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Course Information

Instructor Info:Megan Briggs
Term: 2014S
Meeting Info: Monday Wednesday
04:00 PM - 05:20 PM Franklin Patterson Hall (FPH) 105
04:00 PM - 05:20 PM Franklin Patterson Hall (FPH) 105

Since 1982, women have earned college degrees at a higher rate than men. Yet in 2011, female full-time workers made only 77 cents for every dollar earned by men, and in 2013 only 4.2% of Fortune 500 CEOs are women. This course is designed to provide students with ideas, information, and insights about women's experiences in business. The course will look at women's experiences both historically and currently, exploring the dynamics of power, leadership and access, and considering how this may inform and shape strategies to change the landscape for women in business. Joining us throughout the semester will be a range of Hampshire alumnae and friends who have successfully navigated careers in the business world. Students in the course will also have the opportunity to consider the ways in which their future goals may intersect with business, either directly or indirectly.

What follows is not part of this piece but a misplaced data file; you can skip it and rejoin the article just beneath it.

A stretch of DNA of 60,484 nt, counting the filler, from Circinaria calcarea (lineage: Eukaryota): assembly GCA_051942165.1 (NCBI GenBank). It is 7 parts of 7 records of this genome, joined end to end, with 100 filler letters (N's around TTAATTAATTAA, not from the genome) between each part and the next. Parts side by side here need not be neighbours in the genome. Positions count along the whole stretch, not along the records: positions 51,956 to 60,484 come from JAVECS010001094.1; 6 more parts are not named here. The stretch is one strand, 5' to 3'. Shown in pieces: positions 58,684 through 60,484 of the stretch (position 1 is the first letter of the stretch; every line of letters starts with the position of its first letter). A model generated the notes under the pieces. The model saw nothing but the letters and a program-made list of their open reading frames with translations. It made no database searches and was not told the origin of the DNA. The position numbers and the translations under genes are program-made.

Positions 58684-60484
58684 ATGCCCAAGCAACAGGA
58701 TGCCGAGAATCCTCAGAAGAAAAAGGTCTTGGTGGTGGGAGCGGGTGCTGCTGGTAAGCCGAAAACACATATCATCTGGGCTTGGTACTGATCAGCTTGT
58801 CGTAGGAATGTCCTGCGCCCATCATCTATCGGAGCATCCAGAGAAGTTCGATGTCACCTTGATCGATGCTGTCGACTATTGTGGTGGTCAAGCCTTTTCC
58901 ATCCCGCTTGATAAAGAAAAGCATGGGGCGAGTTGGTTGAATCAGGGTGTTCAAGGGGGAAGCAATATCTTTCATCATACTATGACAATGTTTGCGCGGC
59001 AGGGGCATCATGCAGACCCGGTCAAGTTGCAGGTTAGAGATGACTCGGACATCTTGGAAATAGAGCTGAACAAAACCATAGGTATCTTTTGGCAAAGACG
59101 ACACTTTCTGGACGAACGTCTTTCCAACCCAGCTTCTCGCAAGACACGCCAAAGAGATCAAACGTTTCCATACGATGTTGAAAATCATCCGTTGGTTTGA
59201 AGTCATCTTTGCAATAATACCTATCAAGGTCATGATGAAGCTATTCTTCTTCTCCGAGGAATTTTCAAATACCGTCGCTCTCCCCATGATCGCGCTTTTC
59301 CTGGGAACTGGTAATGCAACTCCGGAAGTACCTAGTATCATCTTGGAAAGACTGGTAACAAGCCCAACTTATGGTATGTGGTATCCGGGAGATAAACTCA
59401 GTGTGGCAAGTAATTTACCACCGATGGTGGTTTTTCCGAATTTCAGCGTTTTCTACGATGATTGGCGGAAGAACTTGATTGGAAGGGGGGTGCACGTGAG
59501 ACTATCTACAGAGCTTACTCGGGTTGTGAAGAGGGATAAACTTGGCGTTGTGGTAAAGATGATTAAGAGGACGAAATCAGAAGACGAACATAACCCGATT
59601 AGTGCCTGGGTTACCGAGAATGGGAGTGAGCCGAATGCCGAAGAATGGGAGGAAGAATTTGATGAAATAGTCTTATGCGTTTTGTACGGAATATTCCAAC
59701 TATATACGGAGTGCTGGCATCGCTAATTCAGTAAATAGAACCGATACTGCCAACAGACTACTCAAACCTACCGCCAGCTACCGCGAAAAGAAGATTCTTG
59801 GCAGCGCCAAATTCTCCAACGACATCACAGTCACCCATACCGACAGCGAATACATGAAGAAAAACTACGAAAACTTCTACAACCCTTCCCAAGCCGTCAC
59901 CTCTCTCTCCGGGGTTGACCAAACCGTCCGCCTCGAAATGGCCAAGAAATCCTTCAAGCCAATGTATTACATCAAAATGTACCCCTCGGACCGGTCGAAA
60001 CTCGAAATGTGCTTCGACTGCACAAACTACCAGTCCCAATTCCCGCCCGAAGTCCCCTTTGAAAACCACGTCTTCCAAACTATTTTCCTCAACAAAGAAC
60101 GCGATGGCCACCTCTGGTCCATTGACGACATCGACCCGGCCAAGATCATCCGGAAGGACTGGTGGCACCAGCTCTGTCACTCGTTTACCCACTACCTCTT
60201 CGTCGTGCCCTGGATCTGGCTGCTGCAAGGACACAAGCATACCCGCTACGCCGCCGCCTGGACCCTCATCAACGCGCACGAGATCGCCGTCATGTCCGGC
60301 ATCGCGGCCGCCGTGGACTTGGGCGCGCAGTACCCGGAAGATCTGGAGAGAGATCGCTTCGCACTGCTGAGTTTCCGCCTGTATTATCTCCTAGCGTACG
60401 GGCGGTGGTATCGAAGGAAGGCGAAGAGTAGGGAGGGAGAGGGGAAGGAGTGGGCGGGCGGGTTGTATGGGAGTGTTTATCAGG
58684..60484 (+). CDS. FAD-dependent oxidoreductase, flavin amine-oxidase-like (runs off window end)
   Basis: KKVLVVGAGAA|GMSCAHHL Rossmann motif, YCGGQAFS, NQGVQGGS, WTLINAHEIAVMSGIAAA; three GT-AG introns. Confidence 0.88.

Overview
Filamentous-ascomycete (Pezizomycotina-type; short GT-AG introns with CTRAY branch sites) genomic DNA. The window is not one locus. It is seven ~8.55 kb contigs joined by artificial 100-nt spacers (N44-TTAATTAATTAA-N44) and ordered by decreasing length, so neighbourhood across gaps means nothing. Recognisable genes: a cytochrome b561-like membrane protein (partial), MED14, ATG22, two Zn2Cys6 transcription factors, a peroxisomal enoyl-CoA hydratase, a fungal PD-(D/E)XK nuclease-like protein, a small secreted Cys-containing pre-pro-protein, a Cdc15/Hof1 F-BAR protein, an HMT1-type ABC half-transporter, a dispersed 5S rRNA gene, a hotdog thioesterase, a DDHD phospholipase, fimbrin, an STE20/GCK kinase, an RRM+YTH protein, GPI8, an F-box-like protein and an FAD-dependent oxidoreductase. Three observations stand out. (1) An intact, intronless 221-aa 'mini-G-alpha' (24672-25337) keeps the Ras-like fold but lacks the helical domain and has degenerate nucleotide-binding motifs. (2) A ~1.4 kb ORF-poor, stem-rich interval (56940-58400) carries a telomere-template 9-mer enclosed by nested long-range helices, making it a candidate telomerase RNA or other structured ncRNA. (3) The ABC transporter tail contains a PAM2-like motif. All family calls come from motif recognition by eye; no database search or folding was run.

Course Objectives:
  • Describe and analyze major challenges and opportunities for women in the workplace, with a special focus on women in business leadership positions
  • Use examples of working women to understand these challenges in more depth and situate the examples within broader labor market trends
  • Explain and assess theories explaining gender differences in occupations and wages
  • Critically evaluate potential solutions to existing challenges
Evaluation Criteria:

Student evaluations will be based on your

  • Regular and active class participation
  • Timely completion of assignments
  • Ability to engage critically with the course material
  • Ability to make clear and well-supported arguments in writing
  • Ability to make connections to your own experiences and other work
  • Progress over the semester

In order to receive an evaluation, you must

  • Have no more than three absences. Many of our classes will feature presentations from alumnae; attending these presentations is an important part of the curriculum.
  • Be sufficiently involved in the class to give me a basis for writing an evaluation. This includes thoughtfully completing required assignments and engaging in class discussions and activities.
  • Submit a self-evaluation on the Hub by the due date for the final paper.